Pennsy Lab Develops Definitive Blood-Doping Test
Date Posted: 8/10/2006 9:54:39 AM
Last Updated: 8/10/2006 10:27:35 AM

Edited press release

A Pennsylvania laboratory is the first to employ a definitive test for erythropoietin--the blood-doping agent commonly known as EPO--and the test resulted in the suspension and fining of a trainer of Standardbreds in Ontario, Canada.

The Pennsylvania Equine Toxicology and Research Laboratory in West Chester, Pa., is the first lab in the world to confirm the presence of EPO or Darbepoetin-alfa in a horse, according to a release from the Pennsylvania Harness Racing Commission. The lab confirmed readings from an ELISA test conducted in Toronto on three racehorses.

The Ontario Racing Commission in a release said that as a result of the test results, trainer Todd Gray was suspended for 10 years and fined $100,000 for positives in the horses Lasena, Rair Earth, and My Wicked Willie.

In Ontario, owners and trainers who don't allow random blood samples to be drawn from their horses at Thoroughbred and Standardbred racetracks in the Canadian province as part of a new out-of-competition testing program are penalized under a new program.

Thus far, only tests for EPO antibodies have been used in racing.

"We first were able to extract the protein-based drug (EPO) from plasma, through the work of a team led by Dr. Eric Birks," Dr. Lawrence Soma, the racing commission's equine research director at the New Bolton Center of the University of Pennsylvania School of Veterinary Medicine, said in a release. (Equine research conducted by Soma and lab director Dr. Cornelius Uboh is supported by racing commissions and contributions from horsemen.)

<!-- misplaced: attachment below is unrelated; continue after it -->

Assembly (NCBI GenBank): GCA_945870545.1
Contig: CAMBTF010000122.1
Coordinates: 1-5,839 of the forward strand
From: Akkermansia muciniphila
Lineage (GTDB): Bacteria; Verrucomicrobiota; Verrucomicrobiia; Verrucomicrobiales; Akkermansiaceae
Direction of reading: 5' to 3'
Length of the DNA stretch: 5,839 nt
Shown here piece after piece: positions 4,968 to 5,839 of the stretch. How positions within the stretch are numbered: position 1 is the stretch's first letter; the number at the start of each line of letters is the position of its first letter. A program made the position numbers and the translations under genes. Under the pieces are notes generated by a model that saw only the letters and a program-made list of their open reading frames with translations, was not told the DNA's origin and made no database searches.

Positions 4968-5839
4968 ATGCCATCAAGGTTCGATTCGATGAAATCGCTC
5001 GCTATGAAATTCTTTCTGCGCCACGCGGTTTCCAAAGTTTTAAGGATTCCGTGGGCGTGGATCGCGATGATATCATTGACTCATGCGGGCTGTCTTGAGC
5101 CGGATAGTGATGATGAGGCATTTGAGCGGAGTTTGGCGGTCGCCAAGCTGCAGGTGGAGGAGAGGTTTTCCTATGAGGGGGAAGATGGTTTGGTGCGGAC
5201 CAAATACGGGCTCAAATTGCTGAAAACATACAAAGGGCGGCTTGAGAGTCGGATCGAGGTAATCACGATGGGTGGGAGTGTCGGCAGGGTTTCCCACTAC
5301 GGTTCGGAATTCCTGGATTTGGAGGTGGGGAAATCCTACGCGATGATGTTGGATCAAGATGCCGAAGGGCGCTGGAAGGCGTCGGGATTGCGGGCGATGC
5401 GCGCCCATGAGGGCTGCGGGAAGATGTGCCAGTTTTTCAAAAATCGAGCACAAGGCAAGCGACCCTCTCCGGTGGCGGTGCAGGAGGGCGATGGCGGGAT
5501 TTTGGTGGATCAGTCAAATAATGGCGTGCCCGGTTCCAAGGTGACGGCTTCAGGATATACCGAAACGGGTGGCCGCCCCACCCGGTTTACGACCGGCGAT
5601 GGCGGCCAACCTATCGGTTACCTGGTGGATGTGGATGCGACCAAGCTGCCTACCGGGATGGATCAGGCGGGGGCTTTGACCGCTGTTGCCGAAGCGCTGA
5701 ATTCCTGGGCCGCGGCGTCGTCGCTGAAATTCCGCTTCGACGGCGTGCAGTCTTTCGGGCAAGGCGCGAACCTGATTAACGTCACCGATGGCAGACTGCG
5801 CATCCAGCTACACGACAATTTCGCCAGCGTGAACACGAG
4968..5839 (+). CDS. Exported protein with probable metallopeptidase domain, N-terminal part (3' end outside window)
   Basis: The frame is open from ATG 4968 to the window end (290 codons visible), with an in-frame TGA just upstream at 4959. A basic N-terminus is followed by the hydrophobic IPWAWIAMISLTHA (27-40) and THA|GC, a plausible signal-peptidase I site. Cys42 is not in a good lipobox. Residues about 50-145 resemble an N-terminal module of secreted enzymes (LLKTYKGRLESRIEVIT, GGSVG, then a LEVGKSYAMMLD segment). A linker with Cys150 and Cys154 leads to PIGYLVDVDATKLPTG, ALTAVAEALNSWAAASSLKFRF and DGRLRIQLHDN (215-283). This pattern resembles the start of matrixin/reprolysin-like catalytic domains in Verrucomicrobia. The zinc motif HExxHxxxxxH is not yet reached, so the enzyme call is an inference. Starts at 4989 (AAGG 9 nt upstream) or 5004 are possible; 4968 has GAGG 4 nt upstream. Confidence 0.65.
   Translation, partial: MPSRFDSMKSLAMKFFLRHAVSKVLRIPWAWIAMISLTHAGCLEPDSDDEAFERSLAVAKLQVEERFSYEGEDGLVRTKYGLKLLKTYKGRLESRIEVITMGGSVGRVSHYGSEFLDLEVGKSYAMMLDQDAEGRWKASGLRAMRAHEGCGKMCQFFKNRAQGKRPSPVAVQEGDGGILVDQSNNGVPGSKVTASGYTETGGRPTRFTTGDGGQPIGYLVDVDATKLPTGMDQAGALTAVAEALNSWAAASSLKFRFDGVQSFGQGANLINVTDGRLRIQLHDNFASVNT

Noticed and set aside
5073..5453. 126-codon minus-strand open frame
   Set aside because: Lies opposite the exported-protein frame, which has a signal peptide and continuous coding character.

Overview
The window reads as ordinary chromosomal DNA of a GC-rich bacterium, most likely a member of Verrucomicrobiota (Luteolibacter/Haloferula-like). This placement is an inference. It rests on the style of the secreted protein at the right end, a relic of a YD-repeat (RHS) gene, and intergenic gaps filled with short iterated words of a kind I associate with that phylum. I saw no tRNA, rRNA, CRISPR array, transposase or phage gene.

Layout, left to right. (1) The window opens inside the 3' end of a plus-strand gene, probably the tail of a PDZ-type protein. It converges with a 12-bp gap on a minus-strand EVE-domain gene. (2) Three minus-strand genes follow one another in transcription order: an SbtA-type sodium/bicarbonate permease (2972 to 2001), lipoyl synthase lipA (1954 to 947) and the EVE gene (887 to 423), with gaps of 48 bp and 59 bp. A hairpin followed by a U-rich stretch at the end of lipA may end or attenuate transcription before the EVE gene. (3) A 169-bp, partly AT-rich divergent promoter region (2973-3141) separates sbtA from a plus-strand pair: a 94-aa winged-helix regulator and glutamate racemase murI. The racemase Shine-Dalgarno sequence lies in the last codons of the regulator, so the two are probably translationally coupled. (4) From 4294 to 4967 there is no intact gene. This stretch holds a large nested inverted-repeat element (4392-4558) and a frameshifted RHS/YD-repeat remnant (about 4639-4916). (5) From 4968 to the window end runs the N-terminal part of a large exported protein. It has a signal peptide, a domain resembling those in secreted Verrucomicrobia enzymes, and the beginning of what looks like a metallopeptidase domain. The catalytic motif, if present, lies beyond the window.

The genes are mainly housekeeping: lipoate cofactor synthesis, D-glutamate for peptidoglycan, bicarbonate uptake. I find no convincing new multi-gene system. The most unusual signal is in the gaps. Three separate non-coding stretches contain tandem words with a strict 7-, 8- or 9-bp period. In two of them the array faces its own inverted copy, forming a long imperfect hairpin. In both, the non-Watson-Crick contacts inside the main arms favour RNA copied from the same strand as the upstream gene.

"Then Dr. Fuyu Guan, who works closely with Dr. Uboh, was able to develop a brand-new method of breaking apart the protein of the human EPO molecules into smaller fractions (peptides), thus allowing the positive identification of the EPO itself using a very sensitive LC/MS/MS technology.

"Dr. Guan has been working on EPO and Darbepoetin-alfa and conducting experiments with research horses that have been administered EPO, and thus, he was able to use that information as a model. We have optimized the method, and today we are able to make the positive EPO/Darbepoetin-alfa identification, and not just on the presence of antibodies that may be produced in the horse by the administration of human EPO to horses."


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